Within the past two weeks, Cairo has received two messages of special significance. The first was from Washington and the other was from Tel Aviv.
During his election campaign, US President Barack Obama made a point of saying that Israel is a "red line" for America regarding its relationship with Egypt. Any change in the "peace accord between Egypt and Israel" puts the security not only of Israel but also of the US in question, he said. Of course, this will affect the Cairo-Washington relationship.
The second message was from the Chief of the Political Staff in the Israeli Ministry of Defence. Amos Gilad said he did not expect any dialogue between President Mohamed Morsi and the Israeli leadership now or in the future. Gilad also reflected on his disappointment with the current Egyptian regime when he described it as "dictatorial" because it "estranged" liberals and the youth.
The two messages are connected to the cold Egypt-Israel relationship ever since Israel lost its "strategic ally" when the former regime was ousted.
American efforts to arrange a meeting between the respective presidents of Egypt and Israel have been unsuccessful. Observers also noticed that President Morsi did not mention the word "Israel" in any of his speeches, and they also noticed the president's comments on the cordial letter on the occasion of assigning the Egyptian ambassador to Israel. The president's spokesman said that that was a mistake which would not be repeated.
Observers have also seen that no meetings between junior level officials have taken place; contact between the two countries which does take place does so only when absolutely necessary. The refusal of the Egypt's Minister of Defence, Major General Abdul-Fattah Al-Sisi, to accept calls from his Israel counterpart has also been noted.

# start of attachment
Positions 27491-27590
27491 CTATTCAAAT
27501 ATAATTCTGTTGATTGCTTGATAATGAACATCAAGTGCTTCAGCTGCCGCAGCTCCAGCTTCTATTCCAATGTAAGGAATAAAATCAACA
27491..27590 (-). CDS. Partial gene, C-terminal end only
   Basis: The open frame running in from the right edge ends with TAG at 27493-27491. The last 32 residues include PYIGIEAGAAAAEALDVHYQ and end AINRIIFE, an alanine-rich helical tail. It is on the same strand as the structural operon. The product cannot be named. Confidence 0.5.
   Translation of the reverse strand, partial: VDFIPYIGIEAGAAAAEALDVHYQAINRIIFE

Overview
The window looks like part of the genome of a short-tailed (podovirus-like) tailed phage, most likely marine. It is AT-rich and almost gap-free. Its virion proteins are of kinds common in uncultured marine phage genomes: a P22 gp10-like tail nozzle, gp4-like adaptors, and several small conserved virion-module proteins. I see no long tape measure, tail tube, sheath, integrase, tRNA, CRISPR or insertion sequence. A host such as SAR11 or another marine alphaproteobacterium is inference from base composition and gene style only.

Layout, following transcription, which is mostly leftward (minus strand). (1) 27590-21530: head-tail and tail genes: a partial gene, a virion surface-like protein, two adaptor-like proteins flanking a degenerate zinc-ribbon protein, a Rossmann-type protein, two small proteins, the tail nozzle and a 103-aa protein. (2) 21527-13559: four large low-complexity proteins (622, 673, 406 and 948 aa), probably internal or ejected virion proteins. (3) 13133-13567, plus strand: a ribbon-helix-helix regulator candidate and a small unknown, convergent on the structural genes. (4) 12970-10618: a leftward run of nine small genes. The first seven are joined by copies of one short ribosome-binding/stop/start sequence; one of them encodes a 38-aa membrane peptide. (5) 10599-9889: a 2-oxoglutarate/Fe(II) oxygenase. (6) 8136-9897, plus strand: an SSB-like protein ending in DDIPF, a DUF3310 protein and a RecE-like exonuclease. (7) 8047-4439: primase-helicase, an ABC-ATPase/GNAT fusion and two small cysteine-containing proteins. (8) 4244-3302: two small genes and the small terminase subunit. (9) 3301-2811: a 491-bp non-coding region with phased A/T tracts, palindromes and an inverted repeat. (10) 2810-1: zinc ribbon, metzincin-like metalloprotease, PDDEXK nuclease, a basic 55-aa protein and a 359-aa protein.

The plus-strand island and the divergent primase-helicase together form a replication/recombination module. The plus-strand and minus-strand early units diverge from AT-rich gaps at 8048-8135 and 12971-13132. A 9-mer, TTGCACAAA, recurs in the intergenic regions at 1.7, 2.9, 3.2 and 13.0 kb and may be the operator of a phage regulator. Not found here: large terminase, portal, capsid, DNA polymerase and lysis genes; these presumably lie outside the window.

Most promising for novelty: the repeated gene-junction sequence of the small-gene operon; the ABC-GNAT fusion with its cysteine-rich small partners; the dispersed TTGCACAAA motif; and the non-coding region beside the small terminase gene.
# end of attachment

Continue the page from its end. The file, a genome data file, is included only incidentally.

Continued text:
Obviously, the Egypt-Israel relationship has changed post-Mubarak, but there are four points to consider.
Egyptian caution on foreign policy is understood; internal stability is a priority. The issue is related to a country which is trying to regain its leadership role in the region. Therefore, the minimum of clarity on foreign policy is to be expected and there is no room for mass media speculation.
It is Egypt's right to have its own "red lines" known to all. If the US President said that Israel is a red line for Washington, Egypt has to say that the independence of its national policies and respect for the state, and protecting it, are its own non-negotiable red lines.
Israel has succeeded in linking its interests and security with America's. Obama said that any change in the peace agreement between Egypt and Israel affects not only Israel but also the US. Even if this language was used for maximum electoral effect to get votes from American Jews, it does not change the fact that Egypt and other Arab states play a significant part in the life of the industrialised countries. However, they have not succeeded in persuading Washington that they play such a significant role that they have to be included in calculations about national interests.
Warning messages sent to Cairo from Washington and Tel Aviv did not take into account their effect in the Egyptian media. America's red lines only produced a short analysis and commentary in Al-Shorouq written by its Washington correspondent. All of the other Egyptian newspapers more or less ignored Obama's statement.
Compare such disregard with the huge media fuss when the Israelis leaked Morsi's letter assigning a new ambassador to Tel Aviv. It is hard to believe that there is an innocent explanation for this disparity. When the letter was published, most Egyptian commentators spoke about a "bargain" between the new Egyptian regime and Washington as the first step towards normalising relations with Israel. Serious verbal and written attacks on Morsi followed.
Moreover, when the American warning proved that such analysis was wrong, all of them kept silent. It is reasonable to conclude, therefore, that this was an attempt to smear and discredit President Morsi. It seems that despite all their lofty claims to the contrary, the media argument is not with Israel, but with the elected President of the Egyptian Republic. That is a major concern.
The author is an Egyptian writer. This article is translation of the original which appeared in Arabic on Shorouknews on 7 November 2012
The views expressed in this article belong to the author and do not necessarily reflect the editorial policy of Middle East Monitor.